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Title: Developing dwelling as an approach to landscape and place : the cases of long-distance transhumance and Easter processions
Author: Pardoel, H. J.
ISNI:       0000 0004 5362 0991
Awarding Body: University of the West of England, Bristol
Current Institution: University of the West of England, Bristol
Date of Award: 2015
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Abstract:
Approaches to place and landscape have concerned geographers, at least throughout Modern history. In geographical place and landscape writings, notions of dwelling have been taken up and developed since the 1970s to indicate the lived and practised character of the relationships between human beings and their environment. Dwelling has experienced a controversial history in geography, and bears some negative or limiting connotations: it would be backward-looking, exclusionary, static, nostalgic, and hindered by the idea of rootedness and the authentic/non-authentic life split. This thesis critically considers in what ways seminal dwelling literatures (those written by Martin Heidegger and Tim Ingold) might be problematical and/or enriching for place and landscape writing. In this thesis I argue that the theoretical complexity of seminal dwelling literatures is often overlooked while I also argue that some understandings of the relational, the incomplete, and the contingent are largely missing or problematically conceptualised in seminal dwelling literatures. Taking into account this reflection on the theoretical background of dwelling, the thesis explores possibilities for integrating dwelling in a framework inspired by non-representational theory (NRT). Such links are made in the thesis’ case studies: communities practising (a) long-distance transhumant herding in rural Spain (in which herders and herd journey biennially for about four weeks in response to environmental changes caused by the seasonal cycle), and (b) Easter processions in central Seville (in which brotherhoods celebrate the Resurrection of Jesus Christ). Place and landscape practices are accessed through ethnographical engagements, in which herding - and processional landscapes become the lived contexts for reflection. In the case studies, dwelling is redeveloped through a framework that prioritises posthumanism, relationality and openness, as well as issues of rhythmicity, and nearness (as people care for - and attune to happenings). In long-distance transhumance the rural, the ecological and the practical are privileged, whereas in Easter processions the urban, the spiritual, and to the sheer beauty of life are emphasised. As such, the case studies offer distinct perspectives on the possibilities for developments of dwelling in place and landscape writing, while the case studies share denominators such as journeying, seasonality, embodiment, and practice richness.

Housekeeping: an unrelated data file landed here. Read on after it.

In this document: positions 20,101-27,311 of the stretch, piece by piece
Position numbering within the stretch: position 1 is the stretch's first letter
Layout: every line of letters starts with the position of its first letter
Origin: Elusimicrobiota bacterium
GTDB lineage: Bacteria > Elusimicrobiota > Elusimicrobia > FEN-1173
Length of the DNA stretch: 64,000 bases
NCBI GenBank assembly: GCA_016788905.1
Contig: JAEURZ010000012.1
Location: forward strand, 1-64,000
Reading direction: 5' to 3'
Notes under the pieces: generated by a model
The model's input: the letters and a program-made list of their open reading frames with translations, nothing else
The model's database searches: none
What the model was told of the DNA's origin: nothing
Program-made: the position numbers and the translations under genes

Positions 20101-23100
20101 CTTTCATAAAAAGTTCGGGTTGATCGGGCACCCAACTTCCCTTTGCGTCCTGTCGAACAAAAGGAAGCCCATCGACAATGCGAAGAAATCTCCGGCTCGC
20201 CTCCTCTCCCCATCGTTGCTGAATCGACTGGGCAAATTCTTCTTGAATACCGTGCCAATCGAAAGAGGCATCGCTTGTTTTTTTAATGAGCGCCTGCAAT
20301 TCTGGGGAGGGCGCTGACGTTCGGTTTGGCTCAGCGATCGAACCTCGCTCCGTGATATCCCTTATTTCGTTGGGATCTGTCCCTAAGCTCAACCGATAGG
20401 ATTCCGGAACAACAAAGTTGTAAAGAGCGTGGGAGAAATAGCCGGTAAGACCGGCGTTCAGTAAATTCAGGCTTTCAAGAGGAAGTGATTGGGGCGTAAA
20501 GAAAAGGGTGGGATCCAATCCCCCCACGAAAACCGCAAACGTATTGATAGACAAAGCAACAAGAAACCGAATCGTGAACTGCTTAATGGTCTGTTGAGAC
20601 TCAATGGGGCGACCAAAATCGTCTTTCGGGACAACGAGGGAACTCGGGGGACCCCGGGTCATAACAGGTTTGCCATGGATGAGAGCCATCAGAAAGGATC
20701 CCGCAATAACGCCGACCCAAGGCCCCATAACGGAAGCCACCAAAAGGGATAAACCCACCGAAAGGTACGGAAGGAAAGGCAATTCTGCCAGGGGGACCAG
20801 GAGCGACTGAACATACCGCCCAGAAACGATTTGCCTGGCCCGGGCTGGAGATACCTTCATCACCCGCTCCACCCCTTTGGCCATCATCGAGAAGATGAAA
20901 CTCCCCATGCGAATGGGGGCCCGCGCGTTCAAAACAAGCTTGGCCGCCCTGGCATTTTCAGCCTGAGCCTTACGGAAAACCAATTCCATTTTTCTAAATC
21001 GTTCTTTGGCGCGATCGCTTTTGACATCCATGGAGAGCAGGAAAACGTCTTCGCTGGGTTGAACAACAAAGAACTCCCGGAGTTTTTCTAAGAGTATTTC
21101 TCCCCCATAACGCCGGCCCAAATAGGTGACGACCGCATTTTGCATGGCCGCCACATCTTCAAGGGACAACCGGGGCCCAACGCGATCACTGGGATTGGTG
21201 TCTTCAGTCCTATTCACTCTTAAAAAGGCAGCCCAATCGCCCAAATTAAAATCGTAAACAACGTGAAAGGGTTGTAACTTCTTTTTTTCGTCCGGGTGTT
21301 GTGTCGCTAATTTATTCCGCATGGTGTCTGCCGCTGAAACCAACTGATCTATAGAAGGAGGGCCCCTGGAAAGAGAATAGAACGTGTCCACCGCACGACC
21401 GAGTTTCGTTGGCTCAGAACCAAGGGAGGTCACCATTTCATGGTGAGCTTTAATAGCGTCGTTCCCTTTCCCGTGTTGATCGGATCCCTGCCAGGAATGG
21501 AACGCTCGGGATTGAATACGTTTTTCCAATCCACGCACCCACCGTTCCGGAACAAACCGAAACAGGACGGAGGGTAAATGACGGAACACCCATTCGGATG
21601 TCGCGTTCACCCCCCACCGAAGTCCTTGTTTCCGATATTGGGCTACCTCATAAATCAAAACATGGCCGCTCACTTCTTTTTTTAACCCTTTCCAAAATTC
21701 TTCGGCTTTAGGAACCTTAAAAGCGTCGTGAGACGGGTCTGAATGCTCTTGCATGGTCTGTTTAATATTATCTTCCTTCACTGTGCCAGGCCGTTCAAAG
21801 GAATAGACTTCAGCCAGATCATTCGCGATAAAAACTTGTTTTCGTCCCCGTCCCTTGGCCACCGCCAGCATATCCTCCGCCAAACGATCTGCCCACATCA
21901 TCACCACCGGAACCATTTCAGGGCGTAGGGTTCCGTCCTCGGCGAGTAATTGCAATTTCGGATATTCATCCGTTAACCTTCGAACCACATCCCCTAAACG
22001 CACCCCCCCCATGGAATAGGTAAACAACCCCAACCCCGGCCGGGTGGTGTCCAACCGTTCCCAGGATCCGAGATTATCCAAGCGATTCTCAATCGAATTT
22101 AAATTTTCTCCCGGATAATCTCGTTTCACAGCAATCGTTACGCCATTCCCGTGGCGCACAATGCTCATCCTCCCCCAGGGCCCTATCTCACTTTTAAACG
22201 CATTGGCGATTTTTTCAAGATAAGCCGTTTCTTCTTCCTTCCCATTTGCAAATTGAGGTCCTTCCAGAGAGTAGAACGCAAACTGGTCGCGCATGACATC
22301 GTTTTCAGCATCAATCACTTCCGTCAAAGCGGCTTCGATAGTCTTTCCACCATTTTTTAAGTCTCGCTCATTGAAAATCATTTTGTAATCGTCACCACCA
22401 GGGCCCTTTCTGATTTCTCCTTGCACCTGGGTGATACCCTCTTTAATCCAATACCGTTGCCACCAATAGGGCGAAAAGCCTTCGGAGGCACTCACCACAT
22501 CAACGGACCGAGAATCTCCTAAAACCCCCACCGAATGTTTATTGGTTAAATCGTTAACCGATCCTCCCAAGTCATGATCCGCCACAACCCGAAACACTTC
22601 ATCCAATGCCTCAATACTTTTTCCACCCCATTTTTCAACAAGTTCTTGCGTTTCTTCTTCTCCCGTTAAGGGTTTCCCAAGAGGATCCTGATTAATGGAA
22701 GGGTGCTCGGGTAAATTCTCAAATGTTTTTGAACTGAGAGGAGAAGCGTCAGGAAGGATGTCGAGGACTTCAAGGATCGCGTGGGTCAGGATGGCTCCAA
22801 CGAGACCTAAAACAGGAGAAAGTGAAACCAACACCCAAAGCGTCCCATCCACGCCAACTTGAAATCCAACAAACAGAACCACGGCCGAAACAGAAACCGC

Supervisor: Not available Sponsor: Not available
Qualification Name: Thesis (Ph.D.) Qualification Level: Doctoral
EThOS ID: uk.bl.ethos.667673  DOI: Not available
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